The first pan-European sociological health inequalities survey of the general population: the European Social Survey (ESS) rotating module on the social determinants of health

Eikemo, T., Bambra, C., Huijts, T. & Fitzgerald, R. (2016). The first pan-European sociological health inequalities survey of the general population: the European Social Survey (ESS) rotating module on the social determinants of health. European Sociological Review, doi: 10.1093/esr/jcw019

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Abstract

The European Social Survey (ESS) is a biennial, academically driven, cross-sectional, pan-European social survey that charts and explains the interactions between Europe’s changing institutions and the attitudes, beliefs, and behaviour patterns of its diverse populations. As part of the seventh round of the ESS, we successfully developed a rotating module that provides a comprehensive and comparative pan-European data set on the social determinants of health and health inequalities. In this article, we present the rationale for the module, the health outcomes, and social determinants that were included, and some of the opportunities that the module provide for advancing research into explaining the distribution and aetiology of social inequalities in health in Europe. Thus far, no health survey has had sufficient data on the stratification system of societies, including rich data on living conditions, and there is no sociological survey with sufficient variety of lifestyle factors and health outcomes. By including unhealthy lifestyle behaviours, childhood conditions, housing conditions, working conditions, and variables describing access to healthcare, together with an extensive set of mental and physical health outcomes, the ESS has strengthened its position tremendously as a data source for sociologists wanting to perform European cross-national analyses of health inequalities.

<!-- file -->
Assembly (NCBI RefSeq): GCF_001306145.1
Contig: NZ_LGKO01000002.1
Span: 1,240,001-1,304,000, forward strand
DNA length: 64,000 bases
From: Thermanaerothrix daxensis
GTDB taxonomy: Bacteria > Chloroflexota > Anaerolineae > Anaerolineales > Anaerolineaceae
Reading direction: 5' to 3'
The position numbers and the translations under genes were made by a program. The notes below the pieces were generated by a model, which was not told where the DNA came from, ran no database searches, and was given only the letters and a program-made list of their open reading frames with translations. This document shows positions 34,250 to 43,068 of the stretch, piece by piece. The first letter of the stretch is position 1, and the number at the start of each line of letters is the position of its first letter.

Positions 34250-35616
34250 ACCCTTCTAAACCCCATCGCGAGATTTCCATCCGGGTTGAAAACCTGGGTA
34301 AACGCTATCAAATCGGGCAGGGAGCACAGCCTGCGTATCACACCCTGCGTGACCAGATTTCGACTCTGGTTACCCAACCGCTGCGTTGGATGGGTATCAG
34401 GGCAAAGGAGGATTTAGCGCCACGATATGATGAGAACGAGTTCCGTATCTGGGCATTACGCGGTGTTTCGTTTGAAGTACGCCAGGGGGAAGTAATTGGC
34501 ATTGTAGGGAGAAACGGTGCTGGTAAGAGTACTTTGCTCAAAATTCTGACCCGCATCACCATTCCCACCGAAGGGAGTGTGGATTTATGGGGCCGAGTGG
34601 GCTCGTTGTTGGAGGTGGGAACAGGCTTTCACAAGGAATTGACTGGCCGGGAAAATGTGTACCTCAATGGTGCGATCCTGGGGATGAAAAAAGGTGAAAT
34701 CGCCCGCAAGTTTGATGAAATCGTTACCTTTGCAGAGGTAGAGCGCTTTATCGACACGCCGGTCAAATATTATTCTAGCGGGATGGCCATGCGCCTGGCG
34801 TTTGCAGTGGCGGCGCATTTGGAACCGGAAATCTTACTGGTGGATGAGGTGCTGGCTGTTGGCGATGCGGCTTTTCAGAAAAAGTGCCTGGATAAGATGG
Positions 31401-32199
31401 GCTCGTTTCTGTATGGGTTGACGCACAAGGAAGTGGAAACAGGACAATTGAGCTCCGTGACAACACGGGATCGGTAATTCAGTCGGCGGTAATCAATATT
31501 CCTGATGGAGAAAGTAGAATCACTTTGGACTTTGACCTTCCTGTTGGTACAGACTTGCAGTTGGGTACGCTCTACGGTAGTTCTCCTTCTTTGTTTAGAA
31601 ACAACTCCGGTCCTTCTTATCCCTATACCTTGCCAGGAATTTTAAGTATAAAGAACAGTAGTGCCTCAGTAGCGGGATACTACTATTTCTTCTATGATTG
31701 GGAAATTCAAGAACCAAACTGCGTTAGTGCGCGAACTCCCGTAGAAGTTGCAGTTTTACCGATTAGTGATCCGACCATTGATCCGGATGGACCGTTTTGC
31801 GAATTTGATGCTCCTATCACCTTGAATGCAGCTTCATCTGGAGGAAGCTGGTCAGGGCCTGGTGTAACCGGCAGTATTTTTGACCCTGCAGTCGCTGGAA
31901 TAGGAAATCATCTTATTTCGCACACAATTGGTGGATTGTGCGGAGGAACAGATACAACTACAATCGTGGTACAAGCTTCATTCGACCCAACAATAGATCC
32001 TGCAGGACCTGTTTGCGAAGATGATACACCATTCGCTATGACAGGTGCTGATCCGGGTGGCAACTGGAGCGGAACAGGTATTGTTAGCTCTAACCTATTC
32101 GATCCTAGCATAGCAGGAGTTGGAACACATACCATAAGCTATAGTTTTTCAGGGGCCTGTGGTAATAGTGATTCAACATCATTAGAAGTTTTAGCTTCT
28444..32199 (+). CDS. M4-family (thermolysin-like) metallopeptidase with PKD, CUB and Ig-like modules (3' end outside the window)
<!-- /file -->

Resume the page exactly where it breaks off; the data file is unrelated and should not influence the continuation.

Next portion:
Item Type: Article
Additional Information: This is a pre-copyedited, author-produced PDF of an article accepted for publication in European Sociological Review following peer review. The version of record is available online at: http://dx.doi.org/10.1093/esr/jcw019
Subjects: H Social Sciences > HM Sociology
Divisions: School of Social Sciences > Department of Sociology > Centre for Food Policy
URI: http://openaccess.city.ac.uk/id/eprint/14112

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